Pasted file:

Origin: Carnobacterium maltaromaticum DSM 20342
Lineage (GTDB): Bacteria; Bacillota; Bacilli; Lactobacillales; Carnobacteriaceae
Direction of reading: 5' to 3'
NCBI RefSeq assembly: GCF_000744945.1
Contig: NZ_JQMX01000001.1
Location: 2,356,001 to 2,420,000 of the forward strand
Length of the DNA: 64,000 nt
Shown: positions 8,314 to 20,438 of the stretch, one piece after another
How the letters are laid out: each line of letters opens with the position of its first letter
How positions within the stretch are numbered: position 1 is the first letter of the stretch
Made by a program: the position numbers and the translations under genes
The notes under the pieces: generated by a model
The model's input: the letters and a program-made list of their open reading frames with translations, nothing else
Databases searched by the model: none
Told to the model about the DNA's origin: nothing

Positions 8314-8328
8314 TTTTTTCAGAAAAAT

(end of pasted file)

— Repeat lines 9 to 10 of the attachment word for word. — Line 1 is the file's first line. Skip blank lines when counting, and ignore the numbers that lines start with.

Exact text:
How the letters are laid out: each line of letters opens with the position of its first letter
How positions within the stretch are numbered: position 1 is the first letter of the stretch